A special lecture was held at the American University of Beirut on 23 April 2018 highlighting the importance of Food Security issues in the Middle East.
The title of the lecture is “Food Security in the Middle East: The Role of the Private Sector”.
Currently, sustainability in food supply in Middle Eastern countries is unattainable. Local production provides only a small proportion of the food required for consumption due to scarcity of water. Saudi Arabia stopped buying wheat from local farmers and has imported 100% of its wheat reserves since 2016.
Food security in the Middle East is not only about food. It is all about security: chronic hunger threatens individuals, governments, societies and borders.
The Arab States have started to find more alternatives in the area of sustainability in meeting their requirements for food security, economic growth and alleviation of poverty, where new policies and programmes aiming at conservation and sustainable development are being implemented. One example of this is Saudi Arabia’s Vision 2030.
Food Security means that food is available at all times; that all persons have means of access to it; that it is nutritionally adequate in terms of quantity, quality, and variety; and that it is acceptable within the given culture.
One of the factors in achieving food security is Social Agriculture, which can be defined as an arrangement or strategy that provides village farmers (both men and women) with access to appropriate innovations and linkages to achieve economic profitability while fostering environmental sustainability.
The aims and objectives of Social Agriculture are:
- The short-term addressing of a specific agricultural challenge in a given village in Lebanon that would result in significant benefit to the village;
- To introduce sustainable agricultural development practices to promote income and a healthy lifestyle for farmers in the rural areas to promote economic growth, alleviate poverty and enhance food security
- The long-term goal is to incorporate the sustainable strategic social agriculture programme as part of the donations that Saudi Arabia give to other countries. According to an International Monetary Fund (IMF) report in 2015, “Saudi Arabia has given Arab nations SR85 billion ($22.7 billion) in direct aid over 40 months”.
The special lecture will be presented by Dr Turki Faisal Al Rasheed, Chairman of Golden Grass, Inc. and Adjunct Professor at the University of Arizona Department of Agricultural and Bio-systems engineering. Dr Al Rasheed is also the author of a book entitled “Agricultural Development Strategies: The Saudi Experience”.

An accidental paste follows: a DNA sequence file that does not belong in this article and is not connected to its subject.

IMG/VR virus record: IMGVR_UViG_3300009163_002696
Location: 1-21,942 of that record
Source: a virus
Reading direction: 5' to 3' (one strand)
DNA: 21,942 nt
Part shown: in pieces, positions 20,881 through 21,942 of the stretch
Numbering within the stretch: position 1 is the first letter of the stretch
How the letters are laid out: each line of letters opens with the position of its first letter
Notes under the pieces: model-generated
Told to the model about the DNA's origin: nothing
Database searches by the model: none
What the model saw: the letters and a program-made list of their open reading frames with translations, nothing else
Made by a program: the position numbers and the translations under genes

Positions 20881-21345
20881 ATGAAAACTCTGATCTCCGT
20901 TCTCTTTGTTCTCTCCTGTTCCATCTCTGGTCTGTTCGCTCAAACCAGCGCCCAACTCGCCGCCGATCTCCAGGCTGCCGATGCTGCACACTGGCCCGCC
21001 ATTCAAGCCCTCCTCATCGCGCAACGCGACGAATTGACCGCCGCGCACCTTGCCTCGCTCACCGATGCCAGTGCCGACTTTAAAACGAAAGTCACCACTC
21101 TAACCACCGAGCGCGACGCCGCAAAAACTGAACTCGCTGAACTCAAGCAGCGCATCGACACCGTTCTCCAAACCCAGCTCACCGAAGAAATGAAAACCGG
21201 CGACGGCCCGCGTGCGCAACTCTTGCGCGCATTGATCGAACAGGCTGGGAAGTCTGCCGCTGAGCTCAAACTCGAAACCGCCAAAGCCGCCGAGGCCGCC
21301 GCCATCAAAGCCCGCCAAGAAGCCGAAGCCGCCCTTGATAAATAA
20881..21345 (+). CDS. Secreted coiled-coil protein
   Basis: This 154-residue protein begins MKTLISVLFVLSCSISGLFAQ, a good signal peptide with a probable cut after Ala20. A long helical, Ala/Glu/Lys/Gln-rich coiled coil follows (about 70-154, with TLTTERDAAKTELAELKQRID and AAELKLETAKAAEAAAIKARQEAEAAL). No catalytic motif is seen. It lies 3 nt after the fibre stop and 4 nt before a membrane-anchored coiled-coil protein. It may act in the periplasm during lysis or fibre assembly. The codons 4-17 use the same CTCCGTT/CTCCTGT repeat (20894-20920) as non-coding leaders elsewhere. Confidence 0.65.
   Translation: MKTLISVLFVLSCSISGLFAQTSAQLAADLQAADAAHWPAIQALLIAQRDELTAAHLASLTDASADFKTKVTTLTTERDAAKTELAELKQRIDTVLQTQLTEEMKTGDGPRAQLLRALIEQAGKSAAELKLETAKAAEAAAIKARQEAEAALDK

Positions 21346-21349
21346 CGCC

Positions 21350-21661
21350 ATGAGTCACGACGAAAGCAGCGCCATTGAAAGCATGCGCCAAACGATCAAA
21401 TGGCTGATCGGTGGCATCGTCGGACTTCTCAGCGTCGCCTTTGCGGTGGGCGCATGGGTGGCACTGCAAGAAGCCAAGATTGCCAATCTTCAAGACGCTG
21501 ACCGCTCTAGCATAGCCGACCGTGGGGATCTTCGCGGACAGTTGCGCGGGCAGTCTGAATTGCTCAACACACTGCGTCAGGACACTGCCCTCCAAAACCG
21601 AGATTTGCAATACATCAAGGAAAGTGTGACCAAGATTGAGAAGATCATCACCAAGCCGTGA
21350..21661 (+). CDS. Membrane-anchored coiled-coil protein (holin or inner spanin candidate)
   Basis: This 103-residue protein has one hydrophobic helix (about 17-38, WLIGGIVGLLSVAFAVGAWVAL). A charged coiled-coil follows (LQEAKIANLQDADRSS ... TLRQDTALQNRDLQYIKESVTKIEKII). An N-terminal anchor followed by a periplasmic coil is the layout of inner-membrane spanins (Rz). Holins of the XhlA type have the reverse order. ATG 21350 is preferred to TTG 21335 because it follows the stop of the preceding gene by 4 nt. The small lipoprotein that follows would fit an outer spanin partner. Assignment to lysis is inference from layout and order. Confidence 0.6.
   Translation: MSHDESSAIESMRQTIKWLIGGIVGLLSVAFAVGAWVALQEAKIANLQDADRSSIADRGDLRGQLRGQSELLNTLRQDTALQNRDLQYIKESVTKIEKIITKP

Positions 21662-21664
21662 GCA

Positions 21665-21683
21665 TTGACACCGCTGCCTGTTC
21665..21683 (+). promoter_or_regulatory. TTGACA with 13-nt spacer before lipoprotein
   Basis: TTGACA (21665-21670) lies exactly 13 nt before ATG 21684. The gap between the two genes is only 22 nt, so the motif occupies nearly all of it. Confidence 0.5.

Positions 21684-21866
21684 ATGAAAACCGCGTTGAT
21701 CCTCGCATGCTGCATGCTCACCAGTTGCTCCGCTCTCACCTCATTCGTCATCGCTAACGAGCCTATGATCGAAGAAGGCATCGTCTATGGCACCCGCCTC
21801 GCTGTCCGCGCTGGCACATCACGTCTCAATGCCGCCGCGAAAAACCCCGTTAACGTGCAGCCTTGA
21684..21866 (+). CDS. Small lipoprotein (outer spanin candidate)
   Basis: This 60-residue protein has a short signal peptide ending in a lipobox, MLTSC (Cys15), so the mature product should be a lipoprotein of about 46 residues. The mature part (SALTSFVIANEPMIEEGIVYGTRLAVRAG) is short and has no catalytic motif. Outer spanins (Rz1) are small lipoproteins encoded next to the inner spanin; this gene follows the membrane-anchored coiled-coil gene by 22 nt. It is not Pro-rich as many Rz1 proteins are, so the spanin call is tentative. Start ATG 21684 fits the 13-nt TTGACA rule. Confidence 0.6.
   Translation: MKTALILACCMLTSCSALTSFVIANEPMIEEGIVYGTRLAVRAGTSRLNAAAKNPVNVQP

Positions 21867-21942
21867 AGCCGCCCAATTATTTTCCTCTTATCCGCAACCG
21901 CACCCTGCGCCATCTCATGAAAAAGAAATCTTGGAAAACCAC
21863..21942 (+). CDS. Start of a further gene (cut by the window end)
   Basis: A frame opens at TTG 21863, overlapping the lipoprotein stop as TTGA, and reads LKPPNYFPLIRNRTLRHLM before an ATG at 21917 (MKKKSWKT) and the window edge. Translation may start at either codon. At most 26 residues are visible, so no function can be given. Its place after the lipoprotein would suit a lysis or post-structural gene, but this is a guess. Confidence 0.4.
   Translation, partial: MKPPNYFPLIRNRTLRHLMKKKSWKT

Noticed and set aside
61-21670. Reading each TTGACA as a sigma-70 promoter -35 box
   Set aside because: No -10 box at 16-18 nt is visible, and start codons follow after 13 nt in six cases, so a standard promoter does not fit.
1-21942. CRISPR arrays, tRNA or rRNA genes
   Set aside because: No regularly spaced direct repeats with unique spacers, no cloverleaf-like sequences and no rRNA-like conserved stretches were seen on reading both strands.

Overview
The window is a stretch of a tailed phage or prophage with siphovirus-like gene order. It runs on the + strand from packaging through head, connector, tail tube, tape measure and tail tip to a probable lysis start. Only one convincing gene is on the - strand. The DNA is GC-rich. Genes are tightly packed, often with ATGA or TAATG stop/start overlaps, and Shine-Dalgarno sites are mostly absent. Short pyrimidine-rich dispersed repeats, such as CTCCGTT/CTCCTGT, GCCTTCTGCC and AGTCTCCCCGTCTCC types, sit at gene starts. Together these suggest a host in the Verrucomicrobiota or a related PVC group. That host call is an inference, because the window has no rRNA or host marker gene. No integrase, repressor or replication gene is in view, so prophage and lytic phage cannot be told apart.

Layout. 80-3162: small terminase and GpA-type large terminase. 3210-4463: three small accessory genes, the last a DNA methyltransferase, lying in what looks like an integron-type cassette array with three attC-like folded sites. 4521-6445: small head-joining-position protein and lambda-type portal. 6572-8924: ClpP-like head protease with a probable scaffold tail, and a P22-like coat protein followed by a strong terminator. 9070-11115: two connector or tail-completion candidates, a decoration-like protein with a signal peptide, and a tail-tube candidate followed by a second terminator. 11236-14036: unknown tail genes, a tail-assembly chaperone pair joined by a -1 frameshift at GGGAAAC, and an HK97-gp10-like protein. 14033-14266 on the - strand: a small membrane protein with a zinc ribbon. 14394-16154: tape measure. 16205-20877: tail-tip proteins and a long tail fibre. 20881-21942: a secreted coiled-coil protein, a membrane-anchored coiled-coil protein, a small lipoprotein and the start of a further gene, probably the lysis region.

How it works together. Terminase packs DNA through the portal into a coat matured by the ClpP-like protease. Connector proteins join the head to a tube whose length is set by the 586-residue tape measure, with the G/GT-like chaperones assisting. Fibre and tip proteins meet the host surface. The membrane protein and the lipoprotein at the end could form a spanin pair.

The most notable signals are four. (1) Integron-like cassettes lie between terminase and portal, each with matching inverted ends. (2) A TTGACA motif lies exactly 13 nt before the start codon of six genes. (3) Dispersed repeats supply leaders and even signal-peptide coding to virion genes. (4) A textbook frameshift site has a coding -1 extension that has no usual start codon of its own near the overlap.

This lecture would not be possible without the support of His Excellency the Saudi Arabia Ambassador to Lebanon Waleed Al Bukhari, American University of Beirut President Fadlo R. Khuri, Rabi Mohtar and Martin Keulertz.
One of Dr Rasheed’s missions is to help impoverished families in the villages to uplift their standard of living through sustainable social agriculture.
The main goal of the special lecture is to educate and implement sustainable strategic social agriculture in the villages of Lebanon. The proposal is to work with the villages to identify their most significant challenge such that, when addressed with a rather simple solution at a relatively low cost and over a moderate period of time, they will see a significant beneficial impact.
The multi-functionality of sustainable strategic social agriculture can:
- Encourage a focus on environmental concerns and climate change (e.g. use of organic fertilizer and greenhouse low in CO2 emissions).
- Increase the use of renewable water sources.
- Bring about rehabilitation, therapy, sheltered work, life-long education and other activities that contribute to social inclusion.
- Empower rural communities to protect themselves from the devastating health, environmental and economic impacts.
- Improve nutrition and decrease micronutrient deficiencies due to a diet based on a more diversified selection of horticultural crops for a healthy lifestyle.
Overall, through sustainable strategic social agriculture the benefits can help prevent the depopulation of the rural areas, alleviate poverty, provide opportunities for employment in the agricultural villages, and enable villagers to have a healthy lifestyle and standard of living, education and training, and health services.
The Saudi Arabia embassy in Lebanon, and other GCC states and the American University of Beirut with help attain the principal goals, which necessitates assuming a leading position not only in the education and research but also in community service and in innovation and development in support of the national economy.
The special lecture will be attended by selected stakeholders of the region, which includes the GCC dignitaries, ministers and students as well as representatives from the Ministry of Agriculture and the agriculture industry, among others.
- Food security in the Middle East is not only about food. It is all about security: chronic hunger threatens individuals, governments, societies and borders.
- Achieving food security in the Arb world requires capable and effective government.
- Food security is the political aspect of agricultural development.
- Central governments must not give all the priority to urban areas but must balance this with rural development.
- There is an urgent need to monitor the extent, nature and impacts of international investments and to catalogue best practices in law and policy to better inform both host and investing countries.
- Governments are concerned that, as population growth increases, high unemployment, environmental degradation, and reductions in arable land combined with effects of urbanization, economic growth and food security may emerge as one of the key issues of this century.
- Collaboration between the American University of Beirut and Saudi universities and the University of Arizona and other international institutions.